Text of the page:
Katz, Marshall & Banks senior counsel Carolyn Wheeler was quoted in a Corporate Counsel article, “Amazon General Counsel's Leaked Comments Could Fuel Retaliation, Race Discrimination Claim.”
Amazon created a stir when it fired Chris Smalls, a worker at the company’s Staten Island facility who organized a walkout to protest the unsafe working conditions at the warehouse. On March 30, the date of the firing, New York Attorney General Letitia James criticized the decision, called on the National Labor Review Board to investigate, and was herself looking into “all legal options.”
The scandal grew a few days later when notes from an Amazon meeting were leaked, and General Counsel David Zapolsky was found to have insulted Smalls, allegedly saying that he is not “smart or articulate.”
According to Ms. Wheeler, those statements may create liability for Amazon for not only wrongful termination and retaliation, but potentially for race discrimination as well – “It’s one of the most ignorant things I’ve ever seen a company counsel say.”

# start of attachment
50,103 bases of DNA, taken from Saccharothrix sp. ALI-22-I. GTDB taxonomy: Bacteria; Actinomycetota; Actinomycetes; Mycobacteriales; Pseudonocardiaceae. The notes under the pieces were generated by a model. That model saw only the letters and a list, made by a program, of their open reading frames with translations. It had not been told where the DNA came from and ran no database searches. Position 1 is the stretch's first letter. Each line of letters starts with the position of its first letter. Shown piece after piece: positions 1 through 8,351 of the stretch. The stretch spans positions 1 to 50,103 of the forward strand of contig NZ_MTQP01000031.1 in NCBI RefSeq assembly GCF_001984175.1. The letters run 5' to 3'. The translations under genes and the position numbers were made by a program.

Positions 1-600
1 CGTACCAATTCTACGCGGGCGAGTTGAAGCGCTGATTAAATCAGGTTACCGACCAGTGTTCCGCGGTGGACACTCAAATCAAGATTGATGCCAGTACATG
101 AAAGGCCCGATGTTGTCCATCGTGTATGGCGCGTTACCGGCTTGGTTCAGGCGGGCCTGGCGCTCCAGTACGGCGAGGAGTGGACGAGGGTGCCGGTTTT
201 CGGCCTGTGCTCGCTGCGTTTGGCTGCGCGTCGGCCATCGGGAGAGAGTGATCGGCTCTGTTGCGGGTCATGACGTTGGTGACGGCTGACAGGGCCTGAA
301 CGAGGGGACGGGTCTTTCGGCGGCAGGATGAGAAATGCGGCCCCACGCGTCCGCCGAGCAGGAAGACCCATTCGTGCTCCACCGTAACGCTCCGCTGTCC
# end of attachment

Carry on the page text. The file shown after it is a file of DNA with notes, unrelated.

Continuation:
While Amazon claims that they fired Smalls because he violated policy by showing up at work after potentially being exposed to COVID-19, Ms. Wheeler doubts this explanation would be legally sufficient.
“What any employer, not just Amazon, would have to prove to show that this wasn’t in retaliation is that they’re firing everybody who disobeys any order they give about reporting symptoms, or staying home or social distancing,” Ms. Wheeler said. “I just doubt that they [Amazon] could show that. The timing just makes it incredibly suspicious.”
While Zapolsky issued a statement about the meeting notes, Ms. Wheeler dismissed them as a “non-apology.” And given the notes can be verified, they could provide a basis for a racial aspect to the employment claim.
“You could get into a really ugly, in-depth study of disparate discipline affecting African Americans or other minorities more than white workers.”
Read the full story here.